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O'Reilly Gets Back To Work

by Aaron Lopez / Colorado Avalanche
Even a dedicated rink rat like Ryan O’Reilly needs to take a little time away from the game during the summer months.

After the longest hockey season of his career, which included an exhibition slate, playing in 81 regular season games and six playoff contests (not to mention the rigors of the NHL Combine, the NHL Entry Draft and development, rookie and training camps leading up to the season), O’Reilly realized how important it would be to decompress during the offseason.

“I’ve never really played that long of a season, so for me, it came down to regrouping in order to keep that hunger you need to have,” said O’Reilly. “After the season you definitely need to relax, have fun and do the friends and family thing before you get back into it and prepare for training camp.”

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How much time a player takes off following the season depends on the individual and often comes down to their age and their health status.  Older players, or those who experienced a little more than bumps and bruises during the course of the season, may need more time to recharge their batteries than skaters in their late teens or early twenties, or those who were relatively healthy at season’s end.

There can also be differences in training methods, as some players begin skating and working out at the same time, while others choose to hit the gym at the beginning of the summer, but elect to wait a while before lacing up the skates.

O’Reilly decided the best approach would be to take about a month off completely before getting back into his routine.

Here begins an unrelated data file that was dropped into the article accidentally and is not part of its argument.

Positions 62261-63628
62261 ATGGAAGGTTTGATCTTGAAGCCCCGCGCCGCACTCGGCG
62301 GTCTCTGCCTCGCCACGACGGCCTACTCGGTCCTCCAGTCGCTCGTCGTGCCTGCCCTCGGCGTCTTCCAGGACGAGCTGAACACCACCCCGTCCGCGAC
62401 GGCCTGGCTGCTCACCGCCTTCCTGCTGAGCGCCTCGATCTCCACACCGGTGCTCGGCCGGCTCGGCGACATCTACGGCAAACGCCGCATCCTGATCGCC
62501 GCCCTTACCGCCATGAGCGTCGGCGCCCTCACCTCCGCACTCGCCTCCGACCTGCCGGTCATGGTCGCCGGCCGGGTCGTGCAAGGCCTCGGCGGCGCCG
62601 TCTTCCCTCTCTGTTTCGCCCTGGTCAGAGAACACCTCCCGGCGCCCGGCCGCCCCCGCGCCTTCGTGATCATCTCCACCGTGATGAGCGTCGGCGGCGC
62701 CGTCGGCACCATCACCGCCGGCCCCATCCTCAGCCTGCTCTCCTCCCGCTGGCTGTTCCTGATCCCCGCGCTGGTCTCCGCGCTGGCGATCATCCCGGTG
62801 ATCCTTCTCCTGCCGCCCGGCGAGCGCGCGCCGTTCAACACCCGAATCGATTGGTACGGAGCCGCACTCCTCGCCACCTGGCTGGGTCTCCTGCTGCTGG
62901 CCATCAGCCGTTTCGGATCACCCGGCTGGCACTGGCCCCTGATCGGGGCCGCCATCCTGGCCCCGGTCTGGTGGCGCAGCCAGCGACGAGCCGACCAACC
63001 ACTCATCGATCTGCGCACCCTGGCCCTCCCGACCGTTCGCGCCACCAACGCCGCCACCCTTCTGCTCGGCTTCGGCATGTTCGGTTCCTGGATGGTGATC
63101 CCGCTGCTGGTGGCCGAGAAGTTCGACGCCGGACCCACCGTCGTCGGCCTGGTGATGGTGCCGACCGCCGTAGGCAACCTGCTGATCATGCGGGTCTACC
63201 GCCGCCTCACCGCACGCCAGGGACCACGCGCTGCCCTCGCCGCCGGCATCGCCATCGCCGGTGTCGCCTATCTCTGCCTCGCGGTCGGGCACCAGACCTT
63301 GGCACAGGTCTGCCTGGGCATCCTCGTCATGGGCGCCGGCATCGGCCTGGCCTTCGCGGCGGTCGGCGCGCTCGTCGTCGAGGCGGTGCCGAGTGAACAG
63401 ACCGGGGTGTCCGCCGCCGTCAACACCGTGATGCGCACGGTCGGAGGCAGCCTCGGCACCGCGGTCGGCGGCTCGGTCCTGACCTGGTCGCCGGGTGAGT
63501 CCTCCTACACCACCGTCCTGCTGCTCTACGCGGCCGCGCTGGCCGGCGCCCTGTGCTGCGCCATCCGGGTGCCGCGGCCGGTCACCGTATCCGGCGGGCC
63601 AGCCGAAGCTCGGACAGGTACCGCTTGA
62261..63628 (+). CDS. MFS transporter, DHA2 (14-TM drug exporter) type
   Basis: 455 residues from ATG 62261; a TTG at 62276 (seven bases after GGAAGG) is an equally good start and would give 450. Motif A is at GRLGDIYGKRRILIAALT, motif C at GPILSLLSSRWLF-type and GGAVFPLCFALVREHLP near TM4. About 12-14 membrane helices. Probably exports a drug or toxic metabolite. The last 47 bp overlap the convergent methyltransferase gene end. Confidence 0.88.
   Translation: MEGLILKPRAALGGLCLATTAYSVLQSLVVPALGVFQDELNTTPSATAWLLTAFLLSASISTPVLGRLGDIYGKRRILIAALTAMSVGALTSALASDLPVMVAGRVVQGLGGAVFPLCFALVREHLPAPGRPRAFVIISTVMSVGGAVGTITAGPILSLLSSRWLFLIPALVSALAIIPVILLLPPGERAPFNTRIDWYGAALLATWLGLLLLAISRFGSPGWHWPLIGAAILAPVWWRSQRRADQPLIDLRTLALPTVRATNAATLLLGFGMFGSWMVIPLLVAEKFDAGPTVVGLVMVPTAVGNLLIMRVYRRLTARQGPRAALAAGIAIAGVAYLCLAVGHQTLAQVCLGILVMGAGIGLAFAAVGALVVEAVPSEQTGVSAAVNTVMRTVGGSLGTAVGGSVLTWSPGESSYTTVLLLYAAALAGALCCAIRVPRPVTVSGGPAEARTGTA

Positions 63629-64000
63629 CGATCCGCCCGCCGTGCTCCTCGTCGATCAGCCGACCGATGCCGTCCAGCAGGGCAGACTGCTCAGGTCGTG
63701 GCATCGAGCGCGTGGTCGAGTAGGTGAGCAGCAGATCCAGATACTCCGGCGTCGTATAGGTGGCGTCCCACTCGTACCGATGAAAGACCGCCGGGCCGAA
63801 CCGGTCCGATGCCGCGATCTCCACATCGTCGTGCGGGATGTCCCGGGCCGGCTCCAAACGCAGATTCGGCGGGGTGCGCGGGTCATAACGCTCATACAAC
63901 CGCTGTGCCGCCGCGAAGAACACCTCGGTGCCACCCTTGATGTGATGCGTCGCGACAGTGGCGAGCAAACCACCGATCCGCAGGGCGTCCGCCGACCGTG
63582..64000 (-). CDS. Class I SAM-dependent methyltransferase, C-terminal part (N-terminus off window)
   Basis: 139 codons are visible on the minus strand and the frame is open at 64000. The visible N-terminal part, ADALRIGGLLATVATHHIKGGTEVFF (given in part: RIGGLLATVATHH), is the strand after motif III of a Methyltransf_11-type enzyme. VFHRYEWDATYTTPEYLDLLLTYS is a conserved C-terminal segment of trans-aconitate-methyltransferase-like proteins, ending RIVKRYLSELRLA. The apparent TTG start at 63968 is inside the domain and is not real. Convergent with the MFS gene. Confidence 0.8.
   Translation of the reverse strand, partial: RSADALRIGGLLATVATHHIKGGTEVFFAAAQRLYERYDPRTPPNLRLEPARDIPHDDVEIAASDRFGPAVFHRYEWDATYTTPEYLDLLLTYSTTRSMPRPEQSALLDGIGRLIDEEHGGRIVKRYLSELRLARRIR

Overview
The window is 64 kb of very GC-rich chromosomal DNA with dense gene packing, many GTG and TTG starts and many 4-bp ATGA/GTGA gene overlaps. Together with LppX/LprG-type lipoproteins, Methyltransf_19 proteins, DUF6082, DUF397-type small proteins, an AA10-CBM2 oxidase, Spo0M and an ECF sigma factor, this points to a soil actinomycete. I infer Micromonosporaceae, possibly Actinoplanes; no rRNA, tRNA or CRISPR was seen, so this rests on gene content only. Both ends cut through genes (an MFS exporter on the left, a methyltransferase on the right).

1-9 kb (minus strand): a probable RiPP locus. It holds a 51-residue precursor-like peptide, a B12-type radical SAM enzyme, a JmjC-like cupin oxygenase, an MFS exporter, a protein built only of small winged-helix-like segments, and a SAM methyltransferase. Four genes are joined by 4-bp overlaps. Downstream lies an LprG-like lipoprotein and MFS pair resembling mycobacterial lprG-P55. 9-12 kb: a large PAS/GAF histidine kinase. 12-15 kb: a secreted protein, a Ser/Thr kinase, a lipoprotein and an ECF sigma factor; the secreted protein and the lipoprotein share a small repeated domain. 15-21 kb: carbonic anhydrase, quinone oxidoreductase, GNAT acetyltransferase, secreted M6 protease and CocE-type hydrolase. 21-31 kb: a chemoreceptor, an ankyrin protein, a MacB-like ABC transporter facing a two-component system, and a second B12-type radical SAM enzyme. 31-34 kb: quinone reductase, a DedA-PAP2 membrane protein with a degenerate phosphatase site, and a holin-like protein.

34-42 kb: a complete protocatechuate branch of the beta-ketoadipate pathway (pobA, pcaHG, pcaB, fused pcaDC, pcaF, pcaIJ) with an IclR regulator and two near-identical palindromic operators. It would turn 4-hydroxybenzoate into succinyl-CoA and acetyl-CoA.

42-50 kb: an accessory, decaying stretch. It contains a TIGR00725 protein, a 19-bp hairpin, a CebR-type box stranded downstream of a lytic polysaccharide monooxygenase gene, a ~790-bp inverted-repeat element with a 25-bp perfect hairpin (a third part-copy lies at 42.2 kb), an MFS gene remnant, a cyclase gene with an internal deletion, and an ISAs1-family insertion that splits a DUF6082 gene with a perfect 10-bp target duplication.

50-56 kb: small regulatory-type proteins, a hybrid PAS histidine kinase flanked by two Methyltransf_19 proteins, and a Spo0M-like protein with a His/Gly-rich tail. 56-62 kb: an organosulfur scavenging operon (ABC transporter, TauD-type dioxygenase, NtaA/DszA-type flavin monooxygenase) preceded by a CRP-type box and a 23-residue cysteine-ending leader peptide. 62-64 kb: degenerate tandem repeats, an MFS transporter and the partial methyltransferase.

“I had to watch what I was eating, but that was about it,” O’Reilly quipped. “After that month, I started to get into it hard and have been ever since.”

Overall, O’Reilly characterized his summer as pretty laid back aside from his daily workouts. After sticking around Denver for two weeks at the conclusion of the season, he went home and spent some time with friends and family in Ontario.  His most exciting moment may have been when he and his brother, Cal, bought a home together on Lake Huron.

There, the brothers spend time working out together daily while also enjoying the fruits of living on the second largest of the Great Lakes. Also staying in the house has been Joey Hishon, Colorado’s first-round selection from the 2010 NHL Entry Draft and a good friend of O’Reilly’s.

“It’s great, because it’s right on the lake, so we do some paddleboarding and just have some fun,” said O’Reilly. “I’ve also been skating about two times a week with my brother and Joey. We’re out there just kind of scrimmaging, but it actually gets pretty intense and everyone is trying to win.”

The long summer months have also afforded O’Reilly some time to look back and analyze his rookie season, something he didn’t have much of a chance to do between September and May due to a tightly packed schedule.

“I remember being at home at the start of the summer and just thinking back on the year and how important it was,” said O’Reilly. “Getting used to the guys, getting a feel for things and getting the opportunity I did was really just a great experience. It’s amazing how fast it went by. I remember everything about training camp like it was yesterday.”

His NHL initiation now in the rearview mirror, the center is anxiously awaiting his second professional season. And now that his mind is essentially cleared of the unknowns that hung over his head a year ago – which included where he would be playing, what the coaches expected from him and the small matter of playing in the NHL as an 18-year-old – it should make his job a little easier heading into training camp.

Free of those unknowns, O’Reilly should now be able to take the lessons he learned from his rookie season and build on them.

“Playing in the NHL is just about that commitment, playing your role every day,” said O’Reilly. “There’s not one game that you can go out there and relax, take a day off or try to do something new.”

For someone with a relentless work ethic like O’Reilly – a player known to be among the first on the ice and the last one off during practice – that kind of commitment should hardly be a problem.
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